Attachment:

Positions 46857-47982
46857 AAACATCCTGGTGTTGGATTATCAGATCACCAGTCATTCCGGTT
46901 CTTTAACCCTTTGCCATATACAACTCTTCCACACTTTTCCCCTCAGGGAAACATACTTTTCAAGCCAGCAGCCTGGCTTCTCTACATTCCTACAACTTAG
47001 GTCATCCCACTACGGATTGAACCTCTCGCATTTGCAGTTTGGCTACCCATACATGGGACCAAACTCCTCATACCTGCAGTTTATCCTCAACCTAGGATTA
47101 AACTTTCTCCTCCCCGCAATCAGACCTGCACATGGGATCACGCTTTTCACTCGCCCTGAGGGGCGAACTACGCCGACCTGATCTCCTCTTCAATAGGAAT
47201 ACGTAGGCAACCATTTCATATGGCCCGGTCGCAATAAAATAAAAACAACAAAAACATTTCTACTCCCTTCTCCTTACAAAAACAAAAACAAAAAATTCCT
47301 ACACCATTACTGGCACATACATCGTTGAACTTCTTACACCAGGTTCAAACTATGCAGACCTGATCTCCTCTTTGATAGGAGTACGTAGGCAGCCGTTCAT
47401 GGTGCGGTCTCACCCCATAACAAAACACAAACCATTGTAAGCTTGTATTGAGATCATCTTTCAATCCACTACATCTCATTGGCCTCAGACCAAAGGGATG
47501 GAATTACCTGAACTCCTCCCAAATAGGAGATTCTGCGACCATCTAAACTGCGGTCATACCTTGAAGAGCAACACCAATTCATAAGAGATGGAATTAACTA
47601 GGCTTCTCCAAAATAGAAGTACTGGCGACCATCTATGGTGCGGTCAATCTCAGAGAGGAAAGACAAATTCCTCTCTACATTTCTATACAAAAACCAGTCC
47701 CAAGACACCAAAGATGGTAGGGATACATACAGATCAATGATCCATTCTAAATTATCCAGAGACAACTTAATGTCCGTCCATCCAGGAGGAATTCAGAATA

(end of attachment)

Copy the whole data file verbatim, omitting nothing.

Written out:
Positions 46857-47982
46857 AAACATCCTGGTGTTGGATTATCAGATCACCAGTCATTCCGGTT
46901 CTTTAACCCTTTGCCATATACAACTCTTCCACACTTTTCCCCTCAGGGAAACATACTTTTCAAGCCAGCAGCCTGGCTTCTCTACATTCCTACAACTTAG
47001 GTCATCCCACTACGGATTGAACCTCTCGCATTTGCAGTTTGGCTACCCATACATGGGACCAAACTCCTCATACCTGCAGTTTATCCTCAACCTAGGATTA
47101 AACTTTCTCCTCCCCGCAATCAGACCTGCACATGGGATCACGCTTTTCACTCGCCCTGAGGGGCGAACTACGCCGACCTGATCTCCTCTTCAATAGGAAT
47201 ACGTAGGCAACCATTTCATATGGCCCGGTCGCAATAAAATAAAAACAACAAAAACATTTCTACTCCCTTCTCCTTACAAAAACAAAAACAAAAAATTCCT
47301 ACACCATTACTGGCACATACATCGTTGAACTTCTTACACCAGGTTCAAACTATGCAGACCTGATCTCCTCTTTGATAGGAGTACGTAGGCAGCCGTTCAT
47401 GGTGCGGTCTCACCCCATAACAAAACACAAACCATTGTAAGCTTGTATTGAGATCATCTTTCAATCCACTACATCTCATTGGCCTCAGACCAAAGGGATG
47501 GAATTACCTGAACTCCTCCCAAATAGGAGATTCTGCGACCATCTAAACTGCGGTCATACCTTGAAGAGCAACACCAATTCATAAGAGATGGAATTAACTA
47601 GGCTTCTCCAAAATAGAAGTACTGGCGACCATCTATGGTGCGGTCAATCTCAGAGAGGAAAGACAAATTCCTCTCTACATTTCTATACAAAAACCAGTCC
47701 CAAGACACCAAAGATGGTAGGGATACATACAGATCAATGATCCATTCTAAATTATCCAGAGACAACTTAATGTCCGTCCATCCAGGAGGAATTCAGAATA